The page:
The Crack Cocaine of City Finance

Community Amenity Contributions — CACs — are a debilitating and socially-destructive drug that the City of Vancouver has fallen addicted to over the last twenty years.  They are, to be frank, the crack cocaine of city finance and they need to be flushed right out of our system.

Perhaps many of you have never heard of CACs; they are not, after all, everyday talk in the coffee shops and diners.  CACs are a bribe developers pay the city to allow them to breach the previously agreed zoning for a particular lot.  If you want to exceed the height limits, floor space ratio (FSR), use profile, or some other aspect of what the local community has determined is best for their neighbourhood, you can negotiate a fee — the CAC — with City Planning that will get you off the regulatory hook.  City Planning then puts that money toward specific new public amenities (supposedly in that neighbourhood, but apparently not always).

That sounds like an interesting idea — if a developer wants to break the rules, that’s OK, so long as he buys us a shiny new library or a small park or a community meeting room in exchange.  But it is actually a terrible idea, especially as now the City essentially says that the availability of new community amenities are completely dependent on getting CACs from developers.  In other words, we can have nice things but only so long as we give away profitable density to developers; who, in turn, may or may not contribute some of their excess profits to particular municipal parties.  Moreover, the current system encourages spot rezoning (often against the terms of Vancouver Charter section 565A), especially when the developer is dealing with today’s majority on City Council that never votes against development applications.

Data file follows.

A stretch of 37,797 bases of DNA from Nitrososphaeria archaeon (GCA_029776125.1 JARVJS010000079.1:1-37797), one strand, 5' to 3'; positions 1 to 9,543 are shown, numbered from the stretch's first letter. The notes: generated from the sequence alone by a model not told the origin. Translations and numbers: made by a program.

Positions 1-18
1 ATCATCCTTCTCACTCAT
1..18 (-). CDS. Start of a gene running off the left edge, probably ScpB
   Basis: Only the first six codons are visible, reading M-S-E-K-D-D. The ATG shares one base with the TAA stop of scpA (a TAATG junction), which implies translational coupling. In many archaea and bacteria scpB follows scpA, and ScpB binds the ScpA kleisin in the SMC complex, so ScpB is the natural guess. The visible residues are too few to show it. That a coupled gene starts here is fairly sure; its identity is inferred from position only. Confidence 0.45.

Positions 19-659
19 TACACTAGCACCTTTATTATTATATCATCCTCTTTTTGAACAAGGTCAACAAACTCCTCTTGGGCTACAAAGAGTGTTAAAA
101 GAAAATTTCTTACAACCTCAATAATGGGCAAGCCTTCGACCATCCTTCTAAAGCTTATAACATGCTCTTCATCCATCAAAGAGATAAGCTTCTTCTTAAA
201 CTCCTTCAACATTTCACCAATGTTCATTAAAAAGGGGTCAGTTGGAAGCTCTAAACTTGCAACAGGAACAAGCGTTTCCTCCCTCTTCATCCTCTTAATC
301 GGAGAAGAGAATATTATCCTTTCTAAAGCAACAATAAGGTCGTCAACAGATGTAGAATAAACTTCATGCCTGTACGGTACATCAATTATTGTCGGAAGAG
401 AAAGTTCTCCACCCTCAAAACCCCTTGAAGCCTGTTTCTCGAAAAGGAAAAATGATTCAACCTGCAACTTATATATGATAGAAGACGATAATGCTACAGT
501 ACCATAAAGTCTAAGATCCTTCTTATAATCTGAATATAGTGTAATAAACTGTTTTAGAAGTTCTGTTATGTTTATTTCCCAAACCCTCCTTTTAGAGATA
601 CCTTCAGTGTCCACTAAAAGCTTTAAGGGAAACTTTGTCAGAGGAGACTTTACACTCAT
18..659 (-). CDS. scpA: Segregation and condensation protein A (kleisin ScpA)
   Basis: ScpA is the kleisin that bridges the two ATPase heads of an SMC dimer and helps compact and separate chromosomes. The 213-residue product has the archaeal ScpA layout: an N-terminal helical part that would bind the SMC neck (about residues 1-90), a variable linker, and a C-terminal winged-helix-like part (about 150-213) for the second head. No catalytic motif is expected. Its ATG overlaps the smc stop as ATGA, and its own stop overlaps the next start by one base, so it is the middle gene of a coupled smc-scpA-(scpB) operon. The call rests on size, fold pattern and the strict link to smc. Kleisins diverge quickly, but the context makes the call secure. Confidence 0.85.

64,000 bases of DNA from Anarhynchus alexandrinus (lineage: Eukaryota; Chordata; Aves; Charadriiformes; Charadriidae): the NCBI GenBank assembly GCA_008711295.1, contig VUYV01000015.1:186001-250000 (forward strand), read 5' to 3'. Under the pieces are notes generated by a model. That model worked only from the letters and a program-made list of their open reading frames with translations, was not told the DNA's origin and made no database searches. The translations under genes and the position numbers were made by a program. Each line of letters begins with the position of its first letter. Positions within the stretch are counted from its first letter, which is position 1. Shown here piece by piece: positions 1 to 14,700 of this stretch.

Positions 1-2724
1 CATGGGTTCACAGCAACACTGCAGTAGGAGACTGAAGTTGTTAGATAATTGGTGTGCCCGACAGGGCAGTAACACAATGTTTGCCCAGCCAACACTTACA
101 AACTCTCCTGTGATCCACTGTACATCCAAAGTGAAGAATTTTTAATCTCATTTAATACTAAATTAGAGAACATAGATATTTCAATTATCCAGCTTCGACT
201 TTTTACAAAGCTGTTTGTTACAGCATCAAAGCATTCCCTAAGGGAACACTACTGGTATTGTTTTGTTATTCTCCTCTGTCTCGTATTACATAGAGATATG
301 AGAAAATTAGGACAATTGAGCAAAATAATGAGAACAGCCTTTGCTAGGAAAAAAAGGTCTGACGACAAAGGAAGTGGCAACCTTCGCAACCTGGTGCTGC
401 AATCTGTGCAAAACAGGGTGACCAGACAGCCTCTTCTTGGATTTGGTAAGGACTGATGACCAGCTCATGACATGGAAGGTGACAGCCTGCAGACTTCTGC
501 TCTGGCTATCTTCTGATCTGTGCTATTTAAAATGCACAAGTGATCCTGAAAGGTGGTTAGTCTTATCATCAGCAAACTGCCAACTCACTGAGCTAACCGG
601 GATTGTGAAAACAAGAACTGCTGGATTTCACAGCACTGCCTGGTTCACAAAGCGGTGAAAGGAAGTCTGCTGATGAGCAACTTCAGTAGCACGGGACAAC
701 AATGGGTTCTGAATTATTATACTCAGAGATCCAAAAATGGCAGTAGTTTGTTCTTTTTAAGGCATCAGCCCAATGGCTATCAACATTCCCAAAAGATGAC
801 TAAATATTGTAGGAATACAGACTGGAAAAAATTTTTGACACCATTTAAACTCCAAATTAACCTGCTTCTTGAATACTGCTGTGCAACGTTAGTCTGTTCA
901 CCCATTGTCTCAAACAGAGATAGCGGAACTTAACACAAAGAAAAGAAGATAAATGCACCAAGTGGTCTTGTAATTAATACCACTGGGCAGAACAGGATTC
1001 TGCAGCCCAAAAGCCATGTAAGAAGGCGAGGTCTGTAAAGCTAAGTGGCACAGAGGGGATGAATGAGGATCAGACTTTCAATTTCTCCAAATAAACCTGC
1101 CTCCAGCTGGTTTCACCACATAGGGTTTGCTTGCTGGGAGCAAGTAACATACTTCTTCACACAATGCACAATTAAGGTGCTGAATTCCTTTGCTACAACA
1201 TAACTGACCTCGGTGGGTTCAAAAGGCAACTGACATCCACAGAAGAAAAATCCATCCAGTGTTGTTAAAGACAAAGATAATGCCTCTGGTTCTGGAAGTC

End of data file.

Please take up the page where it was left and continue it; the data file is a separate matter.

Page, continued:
It is vital that we de-couple the civic amenities that residents need from the indiscriminate and rapid densification of our beautiful city that six years of Vision Vancouver management has brought us.  The NPA and COPE were also in power during the period while this addiction took hold.

It didn’t used to be this way.  In the good old days — just a couple of decades ago — we voted on plebiscites every other year to determine which amenities we were willing to pay for by issuing City bonds.  It was mostly efficient. It was defiantly democratic.  The people got to decide what they thought was worth paying for, and the developers were not involved at all.  We need to go back to that system or something very much like it.

In return for lessening their costs, by eliminating CACs, I would tie this change into a change to the Development Cost Levy by-law to ensure a developer pays the entire cost of city infrastructure required for new development.

These changes, to CACs and DCLs, frees developers from paying CACs, obliges developments to pay for their own infrastructure, and allows the electors of Vancouver to more directly control the flow of amenities required to make us the most livable city in the world.



6 Responses to The Crack Cocaine of City Finance

  1. northvancityvoices says:

    Reblogged this on North Van City Voices and commented:
    The density bonus policy in the City of North Vancouver is not scheduled to be discussed until after the OCP Public Hearing on September 29th.

  2. Richard says:

    I am a developer, I have built many large projects around the City over the past 20 years of my career. I never have and probably never will again agree with anything Jak King says but in this post he is spot on. Negotiated CACs are no good for anyone. The City now has a structural hole in its budget that it plugs with CACs. The City is playing joint-venture partner in real estate development deals, and is thus incented to ignore its normal regulatory role with regard to good urban design. Total conflict of interest.